By Dennis Hetzel, Executive Director
ONA legal counsel Lou Colombo advises members to be cautious when using unpaid interns. There has been a spate of legal challenges under the Fair Labor Standards Act by unpaid interns, and the claims have developed some traction. The issue is whether the intern is an “employee” whose work benefits the employer as opposed to a “trainee” whose work is primarily for the intern’s own benefit.
The Labor Department lists six factors that should go into a determination of the issue. Only one of the six is whether the intern and employer understand that the intern is not being paid. Even if that is the understood arrangement, the intern may be able to prevail in later litigation.
The other factors are (1) whether the internship is similar to training one would get in an educational environment; (2) whether it is for the benefit of the intern; (3) whether the intern does not displace regular employees; (4) whether the employer derives no immediate advantage from the activities of the intern, and may actually have his operations impeded; (5) whether the intern is not necessarily entitled to a job at the end of the internship. If the intern does primarily low level tasks that would otherwise need to be performed by a paid employee, the intern has a good case for being paid.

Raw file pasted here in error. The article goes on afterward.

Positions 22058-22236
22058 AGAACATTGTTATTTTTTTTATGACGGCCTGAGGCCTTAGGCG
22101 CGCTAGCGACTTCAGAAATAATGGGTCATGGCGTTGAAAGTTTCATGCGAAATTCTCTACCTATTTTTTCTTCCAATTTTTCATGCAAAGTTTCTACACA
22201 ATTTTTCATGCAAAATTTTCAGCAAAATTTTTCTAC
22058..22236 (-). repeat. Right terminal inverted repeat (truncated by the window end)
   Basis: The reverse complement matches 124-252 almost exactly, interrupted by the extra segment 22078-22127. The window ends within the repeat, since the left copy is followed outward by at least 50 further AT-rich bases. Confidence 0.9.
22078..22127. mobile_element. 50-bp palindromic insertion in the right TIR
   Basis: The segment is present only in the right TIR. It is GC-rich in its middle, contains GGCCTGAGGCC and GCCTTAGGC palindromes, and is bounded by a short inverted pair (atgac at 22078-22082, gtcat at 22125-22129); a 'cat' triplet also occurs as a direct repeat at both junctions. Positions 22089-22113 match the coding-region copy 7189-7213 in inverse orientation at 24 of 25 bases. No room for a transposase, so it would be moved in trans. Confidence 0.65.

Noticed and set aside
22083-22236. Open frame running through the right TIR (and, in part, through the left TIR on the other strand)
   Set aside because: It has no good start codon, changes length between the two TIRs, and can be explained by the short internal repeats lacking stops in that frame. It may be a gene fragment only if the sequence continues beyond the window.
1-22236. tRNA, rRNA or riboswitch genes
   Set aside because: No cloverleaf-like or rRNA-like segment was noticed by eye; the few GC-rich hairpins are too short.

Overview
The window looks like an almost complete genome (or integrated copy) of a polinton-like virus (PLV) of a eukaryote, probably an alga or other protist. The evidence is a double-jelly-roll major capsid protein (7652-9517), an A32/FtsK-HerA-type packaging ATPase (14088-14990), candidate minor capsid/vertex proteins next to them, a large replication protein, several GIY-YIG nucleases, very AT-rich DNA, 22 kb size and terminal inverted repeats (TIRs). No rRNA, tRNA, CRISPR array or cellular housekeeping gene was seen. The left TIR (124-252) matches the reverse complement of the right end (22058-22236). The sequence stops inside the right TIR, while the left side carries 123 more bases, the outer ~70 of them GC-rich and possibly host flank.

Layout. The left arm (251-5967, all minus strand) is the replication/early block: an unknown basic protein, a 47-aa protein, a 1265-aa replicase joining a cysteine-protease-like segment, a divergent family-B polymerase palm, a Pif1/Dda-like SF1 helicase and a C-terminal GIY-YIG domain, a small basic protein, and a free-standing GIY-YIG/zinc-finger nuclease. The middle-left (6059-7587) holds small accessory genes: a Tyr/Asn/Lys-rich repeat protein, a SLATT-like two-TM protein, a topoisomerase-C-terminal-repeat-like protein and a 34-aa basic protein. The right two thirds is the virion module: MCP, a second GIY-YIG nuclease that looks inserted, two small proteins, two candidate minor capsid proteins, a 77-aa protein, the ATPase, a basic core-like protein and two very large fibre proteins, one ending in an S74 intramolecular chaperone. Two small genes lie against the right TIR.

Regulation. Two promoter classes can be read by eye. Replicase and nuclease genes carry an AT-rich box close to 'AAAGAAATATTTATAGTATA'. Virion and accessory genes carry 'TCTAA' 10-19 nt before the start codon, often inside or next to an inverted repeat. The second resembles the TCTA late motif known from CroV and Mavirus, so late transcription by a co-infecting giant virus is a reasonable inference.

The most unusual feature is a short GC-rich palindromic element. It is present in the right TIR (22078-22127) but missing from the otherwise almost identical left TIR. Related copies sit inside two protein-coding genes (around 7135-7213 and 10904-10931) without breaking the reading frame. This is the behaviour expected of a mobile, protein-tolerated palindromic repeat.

Colombo briefed the ONA Board of Trustees on this subject recently and said the situations in which interns can go unpaid are getting narrower. Of particular concerns are internships in which the student is primarily performing “busy work” that has little or no educational value. However, Colombo said all unpaid internships are under increasing scrutiny by lawyers and government officials.
The practice is particularly widespread in the broadcast and magazine industries, less so in the newspaper industry.
Colombo advises members with questions about the specific nature of any unpaid internship programs at their newspapers to consult with their local counsel. The safest course, he said, is to simply pay at least the minimum wage to all interns.
This article from Poynter about Conde Nast ending its internship program provides some examples and links to understand this issue in more detail.